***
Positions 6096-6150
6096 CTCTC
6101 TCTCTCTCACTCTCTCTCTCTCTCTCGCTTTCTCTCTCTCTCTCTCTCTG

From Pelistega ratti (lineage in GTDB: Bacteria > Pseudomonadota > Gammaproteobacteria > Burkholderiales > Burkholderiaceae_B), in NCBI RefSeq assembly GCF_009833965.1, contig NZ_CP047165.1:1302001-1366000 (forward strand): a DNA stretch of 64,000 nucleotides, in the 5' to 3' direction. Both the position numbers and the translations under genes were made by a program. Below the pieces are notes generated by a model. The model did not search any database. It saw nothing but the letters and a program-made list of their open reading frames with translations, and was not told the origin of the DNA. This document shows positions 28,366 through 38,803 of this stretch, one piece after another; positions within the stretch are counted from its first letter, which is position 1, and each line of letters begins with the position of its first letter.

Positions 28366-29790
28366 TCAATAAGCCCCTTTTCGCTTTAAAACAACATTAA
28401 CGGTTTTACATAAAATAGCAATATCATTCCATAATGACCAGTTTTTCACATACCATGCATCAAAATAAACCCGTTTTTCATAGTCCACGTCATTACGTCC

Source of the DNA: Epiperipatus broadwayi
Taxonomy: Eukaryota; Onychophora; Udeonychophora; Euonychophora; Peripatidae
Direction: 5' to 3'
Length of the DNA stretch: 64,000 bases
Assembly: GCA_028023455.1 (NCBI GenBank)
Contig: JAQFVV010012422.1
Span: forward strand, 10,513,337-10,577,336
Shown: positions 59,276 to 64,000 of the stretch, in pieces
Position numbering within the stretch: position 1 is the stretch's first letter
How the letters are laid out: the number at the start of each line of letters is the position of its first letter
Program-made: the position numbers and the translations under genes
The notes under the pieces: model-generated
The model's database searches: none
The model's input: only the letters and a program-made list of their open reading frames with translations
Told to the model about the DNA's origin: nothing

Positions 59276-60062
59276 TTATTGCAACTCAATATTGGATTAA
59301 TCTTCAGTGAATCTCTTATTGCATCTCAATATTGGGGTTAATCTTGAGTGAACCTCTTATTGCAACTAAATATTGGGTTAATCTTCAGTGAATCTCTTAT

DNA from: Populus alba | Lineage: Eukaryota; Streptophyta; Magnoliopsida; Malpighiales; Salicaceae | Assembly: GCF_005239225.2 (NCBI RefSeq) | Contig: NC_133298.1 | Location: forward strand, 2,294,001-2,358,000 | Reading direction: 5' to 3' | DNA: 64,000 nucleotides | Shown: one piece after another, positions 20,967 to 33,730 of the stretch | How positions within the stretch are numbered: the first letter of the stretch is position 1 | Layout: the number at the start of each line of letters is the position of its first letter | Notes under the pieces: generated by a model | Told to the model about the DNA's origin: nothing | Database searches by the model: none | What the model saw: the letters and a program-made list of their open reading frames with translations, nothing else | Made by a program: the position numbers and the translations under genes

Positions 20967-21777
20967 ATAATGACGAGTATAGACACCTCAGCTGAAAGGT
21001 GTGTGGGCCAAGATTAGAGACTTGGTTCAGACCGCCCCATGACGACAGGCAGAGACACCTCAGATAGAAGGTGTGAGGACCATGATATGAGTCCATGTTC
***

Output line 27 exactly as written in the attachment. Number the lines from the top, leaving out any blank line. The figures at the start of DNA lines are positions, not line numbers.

Positions 20967-21777